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Toward the right, you can see the wire is reddish and coppery in color like it’s supposed to be. Toward the left, it’s blackish and burned looking because it’s all burned up. That’s not good. The local parts houses could order an alternator to fit for around $200.00, but we found one online for more like $50.00. It hasn’t arrived yet, so I’ve been hooking the trickle charger to the battery overnight until I have the replacement part in hand. Jennifer called me again this morning to tell me that she was stranded with a car that would not run.

I arranged to borrow a spare car from my parents, retrieved Jennifer, pulled the battery, dropped Jennifer off at work and the battery at the auto parts store to have it charged on their commercial charger. My friend Sean called and offered to come and help (God bless him). We ultimately got the battery back, replaced the terminals which were badly corroded, and reinstalled it into the car. Upon arrival back at the house, I figured out what the most recent problem was. If you hook your trickle charger to your car battery, but mistakenly bump the control switch to “6V”, that battery will never charge. *facepalm* I figured I’d see the replacement alternator by now, but I’m nearly certain I’ll have it by this weekend. At any rate, the drama is getting a little old.

Glow Ball Warmening?

The weather has been weird this year. We have had our cold spells, and we even got a little snow on the ground. But, it’s been warm enough for the last few days that a coat hasn’t been necessary. That’s weird for January in Oklahoma. Although for a few years we had an odd neighbor who wore shorts all year, even in the snow. I didn’t think he even owned any long pants until he got all dressed up in his khakis and button down one day. Anyway, I don’t know that there’s any truth to global warming, but why should that keep us from doing our part to help save the planet? In the last year, we’ve made some ecologically smart changes in our life. Jennifer started using this special climate control shampoo.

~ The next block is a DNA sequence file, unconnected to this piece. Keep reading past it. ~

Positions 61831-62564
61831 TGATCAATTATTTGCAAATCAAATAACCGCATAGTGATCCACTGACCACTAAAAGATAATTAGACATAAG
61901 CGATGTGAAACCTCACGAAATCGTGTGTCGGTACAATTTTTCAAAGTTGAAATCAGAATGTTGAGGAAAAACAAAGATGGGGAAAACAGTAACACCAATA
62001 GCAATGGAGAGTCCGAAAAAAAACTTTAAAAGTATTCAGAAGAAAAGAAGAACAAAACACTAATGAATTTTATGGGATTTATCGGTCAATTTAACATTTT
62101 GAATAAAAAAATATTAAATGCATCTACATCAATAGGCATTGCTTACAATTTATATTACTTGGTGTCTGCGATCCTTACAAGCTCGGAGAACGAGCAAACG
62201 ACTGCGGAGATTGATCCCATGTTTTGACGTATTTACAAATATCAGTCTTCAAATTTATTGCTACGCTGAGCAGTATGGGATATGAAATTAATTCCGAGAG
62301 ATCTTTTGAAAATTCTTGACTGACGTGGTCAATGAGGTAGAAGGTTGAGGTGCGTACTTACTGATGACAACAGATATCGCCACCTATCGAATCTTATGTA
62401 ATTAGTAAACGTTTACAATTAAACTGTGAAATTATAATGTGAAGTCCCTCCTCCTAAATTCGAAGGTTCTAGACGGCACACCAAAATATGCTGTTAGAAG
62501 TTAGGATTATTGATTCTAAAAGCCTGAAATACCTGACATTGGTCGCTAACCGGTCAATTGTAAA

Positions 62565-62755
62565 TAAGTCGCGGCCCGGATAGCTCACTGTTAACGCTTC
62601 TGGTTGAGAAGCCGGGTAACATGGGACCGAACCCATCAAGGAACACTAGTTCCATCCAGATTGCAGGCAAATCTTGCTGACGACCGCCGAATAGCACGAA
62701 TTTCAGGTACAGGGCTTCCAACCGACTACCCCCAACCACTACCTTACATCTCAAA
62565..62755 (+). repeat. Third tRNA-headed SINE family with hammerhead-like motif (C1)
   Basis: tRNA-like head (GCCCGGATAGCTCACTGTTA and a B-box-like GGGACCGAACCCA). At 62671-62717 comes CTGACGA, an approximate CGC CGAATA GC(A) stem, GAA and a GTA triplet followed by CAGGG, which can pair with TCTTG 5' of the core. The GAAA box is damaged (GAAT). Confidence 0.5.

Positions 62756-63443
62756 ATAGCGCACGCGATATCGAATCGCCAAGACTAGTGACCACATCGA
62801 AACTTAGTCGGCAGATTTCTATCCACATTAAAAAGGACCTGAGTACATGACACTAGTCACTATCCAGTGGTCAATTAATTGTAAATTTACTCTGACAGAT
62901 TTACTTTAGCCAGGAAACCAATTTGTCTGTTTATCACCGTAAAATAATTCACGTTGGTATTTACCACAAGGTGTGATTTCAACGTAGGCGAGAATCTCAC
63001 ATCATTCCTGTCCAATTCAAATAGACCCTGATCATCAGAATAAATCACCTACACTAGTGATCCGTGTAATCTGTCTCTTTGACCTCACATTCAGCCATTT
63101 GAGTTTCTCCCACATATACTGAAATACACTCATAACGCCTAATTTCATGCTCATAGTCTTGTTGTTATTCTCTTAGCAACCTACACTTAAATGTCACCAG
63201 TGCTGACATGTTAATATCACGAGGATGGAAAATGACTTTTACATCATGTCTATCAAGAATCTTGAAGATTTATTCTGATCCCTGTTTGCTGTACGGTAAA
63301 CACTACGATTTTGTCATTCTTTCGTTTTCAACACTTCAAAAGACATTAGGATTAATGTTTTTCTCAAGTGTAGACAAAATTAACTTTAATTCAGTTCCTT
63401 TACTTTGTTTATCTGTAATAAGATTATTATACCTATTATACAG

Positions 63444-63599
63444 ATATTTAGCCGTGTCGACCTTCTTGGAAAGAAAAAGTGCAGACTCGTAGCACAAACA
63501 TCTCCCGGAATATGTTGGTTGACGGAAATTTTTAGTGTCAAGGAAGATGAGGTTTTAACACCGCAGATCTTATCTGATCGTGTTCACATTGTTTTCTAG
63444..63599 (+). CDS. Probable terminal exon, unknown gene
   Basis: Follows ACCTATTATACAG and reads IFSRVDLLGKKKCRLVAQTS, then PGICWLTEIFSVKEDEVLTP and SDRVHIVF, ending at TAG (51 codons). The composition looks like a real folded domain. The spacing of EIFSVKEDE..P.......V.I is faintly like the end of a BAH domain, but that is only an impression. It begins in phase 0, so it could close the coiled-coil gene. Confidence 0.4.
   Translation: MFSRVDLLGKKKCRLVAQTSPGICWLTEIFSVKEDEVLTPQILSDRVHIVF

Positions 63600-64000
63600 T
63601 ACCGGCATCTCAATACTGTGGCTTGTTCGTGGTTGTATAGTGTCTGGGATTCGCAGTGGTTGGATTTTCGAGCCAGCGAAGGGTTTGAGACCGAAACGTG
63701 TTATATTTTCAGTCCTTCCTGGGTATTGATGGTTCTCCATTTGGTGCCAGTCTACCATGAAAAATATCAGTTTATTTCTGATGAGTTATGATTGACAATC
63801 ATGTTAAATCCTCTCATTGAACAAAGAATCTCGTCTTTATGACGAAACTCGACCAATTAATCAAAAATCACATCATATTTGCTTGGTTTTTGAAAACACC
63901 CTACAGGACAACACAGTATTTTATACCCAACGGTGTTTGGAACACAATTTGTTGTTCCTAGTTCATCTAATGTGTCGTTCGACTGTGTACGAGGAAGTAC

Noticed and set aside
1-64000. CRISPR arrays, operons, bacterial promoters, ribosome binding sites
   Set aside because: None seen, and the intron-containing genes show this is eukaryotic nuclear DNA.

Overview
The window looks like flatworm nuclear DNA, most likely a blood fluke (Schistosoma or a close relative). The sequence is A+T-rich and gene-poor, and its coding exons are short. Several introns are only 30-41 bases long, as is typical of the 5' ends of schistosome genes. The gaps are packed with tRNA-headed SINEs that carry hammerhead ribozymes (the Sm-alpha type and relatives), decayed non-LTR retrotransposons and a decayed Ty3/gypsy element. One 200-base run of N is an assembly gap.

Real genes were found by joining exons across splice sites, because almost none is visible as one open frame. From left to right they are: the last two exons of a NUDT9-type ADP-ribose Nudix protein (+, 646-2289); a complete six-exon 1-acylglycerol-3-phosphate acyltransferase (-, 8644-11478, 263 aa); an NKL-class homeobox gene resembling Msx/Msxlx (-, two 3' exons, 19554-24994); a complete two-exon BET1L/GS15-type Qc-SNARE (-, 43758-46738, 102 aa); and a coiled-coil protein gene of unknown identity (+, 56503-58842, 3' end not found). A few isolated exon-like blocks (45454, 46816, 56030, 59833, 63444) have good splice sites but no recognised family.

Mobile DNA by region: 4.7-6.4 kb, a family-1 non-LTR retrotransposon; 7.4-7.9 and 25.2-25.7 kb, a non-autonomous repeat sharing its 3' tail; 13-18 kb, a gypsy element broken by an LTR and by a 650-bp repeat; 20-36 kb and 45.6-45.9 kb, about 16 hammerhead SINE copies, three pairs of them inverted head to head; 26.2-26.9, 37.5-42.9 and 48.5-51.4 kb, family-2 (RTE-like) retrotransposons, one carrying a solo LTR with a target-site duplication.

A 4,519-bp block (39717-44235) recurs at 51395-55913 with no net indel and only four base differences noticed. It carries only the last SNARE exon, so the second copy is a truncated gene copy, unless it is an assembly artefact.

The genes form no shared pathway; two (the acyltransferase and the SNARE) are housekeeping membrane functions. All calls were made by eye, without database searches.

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And then, she stepped it up a notch and recycled her hair.

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I’ve been trying renewable shaving with limited success.

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I switched to zero-emission hunting and we’ve been eating as much free range meat as we can.

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Please note my naturally cooling unbifurcated garment. We once posed in an electric car.

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And we’ve been using organic heaters.

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And, we even set Jay G on fire!

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Alright, so that last one didn’t really help the environment so much – it was mostly just for fun. Besides that, he made this face at me:

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Tell me you wouldn’t have set him on fire yourself! Yeah, that might have not really happened. Nerd beer was involved and the details get a little fuzzy.

At any rate, we were under a tornado watch this morning. That just doesn’t happen in January. We didn’t get blown away, but we did get a lot of much-needed rain. And, now you can see how hard we’ve been working to combat climate change. So, what are you doing to make the world a better place?

*No bloggers were actually harmed or set on fire in the composition of this post. We here at evylrobot.com do not condone violence against gun bloggers. Any likenesses to any characters, real or imaginary, might or might not be a weird coincidence. Also, squirrels are tasty.

And, on a Lighter Note…